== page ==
Tuesday December 05, 2023

Spike in dog bite cases: No strategy on the cards to eliminate rabies across country

February 12, 2022
Spike in dog bite cases: No strategy on the cards to eliminate rabies across country

ISLAMABAD: Despite an alarming increase in rabies cases -caused by dog bite - across the country, the authorities at the helm of affairs at federal and provincial levels seem to be callous for evolving an effective strategy to eliminate rabies.

According to data collected by The News, almost all parts of the country witnessed spike in cases of rabid dog bite. However, the authorities seem to be indifferent in planning a unified strategy for permanent elimination of the disease from the country.

The apathetic attitude of relevant authorities could be judged by the fact that Sindh has failed to adopt any plan at all, though Punjab chalked out a plan on paper it has yet to materialize while KPK is relying on a traditional method of culling stray dogs.

As a result, the cases from all these parts have escalated, reflects the data gathered by The News. When contacted the ministry of health, the spokesperson Sajjid Hussain Shah passed on the bulk to local authorities by stating that rabies could be tackled by a multipronged approach with maximum inputs from provincial, city and town governments due to a devolved health structure in the country.

Dr Naseem Salahuddin, the chairperson of the rabies-free Pakistan campaign as well as a member of the WHO team working against rabies, told this correspondent the authorities have completely failed to contain rabies as dog bite cases sharply increased and the condition turned worsen in all parts of the country especially Sindh.

He regretted that the local departments had zero level of interest in making any policy for the eradication of rabies in Sindh particularly Karachi. Secretary to primary and secondary healthcare department Punjab Imran Sikandar Baloch was also approached by this correspondent to inquire about the implementation of policy for sterilising rabid dog. However, no response was received despite multiple efforts by The News.

In Khyber Pakhtunkhwa, with a total of 51,477 cases, almost 25 percent increase was recorded in dog bite cases last year. Dr Nek Dad Khan Afridi, Director Public Health KPK asserted that dogs were being killed in the province to eliminate rabies as “around 150-200 dogs are culled every month in the province.

Muhammad Aftab Gohar, a manager of rabies prevention & training centre & health network Karachi said: “We have seen over 9066 animal bite (mainly dog bite) victims in 2021 at hospitals in Karachi and provided them with treatment in line with WHO guidelines to prevent rabies. Dog bite cases are at significant rise every year as we received a little over 7000 dog bite victims in 2020". He added that four patients, who were brought to us with full blown rabies, died last year as they could not receive proper treatment soon after the bite incidents and they eventually developed rabies. They were taken to the private hospital only after when the symptoms started appearing.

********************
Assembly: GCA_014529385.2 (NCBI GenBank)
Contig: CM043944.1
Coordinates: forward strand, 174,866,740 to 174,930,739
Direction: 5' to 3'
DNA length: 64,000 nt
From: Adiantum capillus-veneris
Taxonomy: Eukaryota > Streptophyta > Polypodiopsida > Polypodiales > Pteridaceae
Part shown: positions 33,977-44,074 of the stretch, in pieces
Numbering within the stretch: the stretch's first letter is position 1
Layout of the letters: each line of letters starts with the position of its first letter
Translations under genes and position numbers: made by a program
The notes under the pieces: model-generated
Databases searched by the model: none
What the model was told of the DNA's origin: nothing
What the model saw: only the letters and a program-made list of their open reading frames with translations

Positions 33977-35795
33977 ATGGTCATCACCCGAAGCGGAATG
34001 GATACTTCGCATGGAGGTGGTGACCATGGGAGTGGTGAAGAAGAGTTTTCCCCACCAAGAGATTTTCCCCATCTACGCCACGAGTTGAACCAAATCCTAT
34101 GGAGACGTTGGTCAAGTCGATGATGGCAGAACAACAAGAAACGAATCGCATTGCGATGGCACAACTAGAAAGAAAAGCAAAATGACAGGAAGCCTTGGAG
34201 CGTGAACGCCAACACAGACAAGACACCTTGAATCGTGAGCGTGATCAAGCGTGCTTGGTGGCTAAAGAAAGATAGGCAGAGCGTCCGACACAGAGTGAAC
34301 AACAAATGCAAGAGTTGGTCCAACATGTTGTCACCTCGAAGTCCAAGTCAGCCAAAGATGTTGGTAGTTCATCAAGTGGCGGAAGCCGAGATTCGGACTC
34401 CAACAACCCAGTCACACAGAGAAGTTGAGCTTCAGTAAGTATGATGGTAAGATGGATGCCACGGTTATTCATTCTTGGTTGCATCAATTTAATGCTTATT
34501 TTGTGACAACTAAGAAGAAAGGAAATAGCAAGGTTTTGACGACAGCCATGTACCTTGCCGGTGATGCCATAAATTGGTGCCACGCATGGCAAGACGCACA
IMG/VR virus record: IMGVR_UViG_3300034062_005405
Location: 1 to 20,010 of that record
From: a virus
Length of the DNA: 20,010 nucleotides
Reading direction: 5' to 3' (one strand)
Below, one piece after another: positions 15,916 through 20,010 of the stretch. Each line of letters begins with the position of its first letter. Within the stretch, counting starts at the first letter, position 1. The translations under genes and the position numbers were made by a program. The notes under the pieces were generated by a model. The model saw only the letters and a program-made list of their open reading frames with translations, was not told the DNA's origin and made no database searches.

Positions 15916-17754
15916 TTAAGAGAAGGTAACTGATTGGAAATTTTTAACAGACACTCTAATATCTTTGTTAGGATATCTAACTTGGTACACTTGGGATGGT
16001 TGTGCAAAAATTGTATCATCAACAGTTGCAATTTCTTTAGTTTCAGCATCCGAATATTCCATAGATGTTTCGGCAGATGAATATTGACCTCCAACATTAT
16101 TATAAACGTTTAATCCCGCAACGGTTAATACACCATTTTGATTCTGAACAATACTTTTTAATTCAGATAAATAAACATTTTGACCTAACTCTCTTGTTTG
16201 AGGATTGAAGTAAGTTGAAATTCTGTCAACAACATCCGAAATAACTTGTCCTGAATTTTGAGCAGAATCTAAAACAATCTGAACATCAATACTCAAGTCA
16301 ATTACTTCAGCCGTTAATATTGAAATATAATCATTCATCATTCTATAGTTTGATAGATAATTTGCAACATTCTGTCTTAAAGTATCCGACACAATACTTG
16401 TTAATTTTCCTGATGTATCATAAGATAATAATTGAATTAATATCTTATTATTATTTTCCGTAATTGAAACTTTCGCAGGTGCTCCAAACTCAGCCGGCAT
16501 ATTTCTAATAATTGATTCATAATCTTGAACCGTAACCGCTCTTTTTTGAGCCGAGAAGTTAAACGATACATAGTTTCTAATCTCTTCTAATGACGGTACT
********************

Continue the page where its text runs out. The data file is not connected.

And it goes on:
This scribe attempted to gather the complete data of rabid dog bites from all over Sindh but failed as officials could not produce the exact figure of rabid dog bite cases since most of the cases remained unreported.

Prof Masood Rabbani, President of Pakistan Veterinary Council revealed a new policy is being implemented in Punjab to control the rabid dogs. He added that the province had finally moved from the policy of killing stray dogs to manage their population. In this regard, Rs74 million had already been released by the health department Punjab.

However, it has been learned from sources that no work regarding dog control management has been done so far in Punjab rather the number of rabid dog bite cases have increased. An official on condition of anonymity revealed that Punjab neither was killing dogs nor making them rabies free through vaccinations. “Ultimately, the condition is deteriorating.”

Earlier, Prof Masood had claimed that Punjab would adopt the Turkish model to reduce the stray dog population instead of shooting or poisoning them. In this regard, the exercise of TNVR (trap, neuter, vaccinate and release) to control the population of stray dogs was started in Punjab. District monitoring committees and tehsil implementation committees have also been formulated for effective implementation of the new policy.

However, no reply was received when the scribe approached him to inquire about any development regarding his earlier claim. Experts and social activists, who have been working for elimination of rabies for years, suggest that the problem of rabies could only be resolved through a collaborated effort by all provinces. The idea of culling stray dogs was ineffective, and the implementation of the WHO guidelines for the elimination of rabies was the ideal option. They added that by adopting a model used in Malaysia, Turkey and Indonesia; Pakistan could also make its land free of rabies.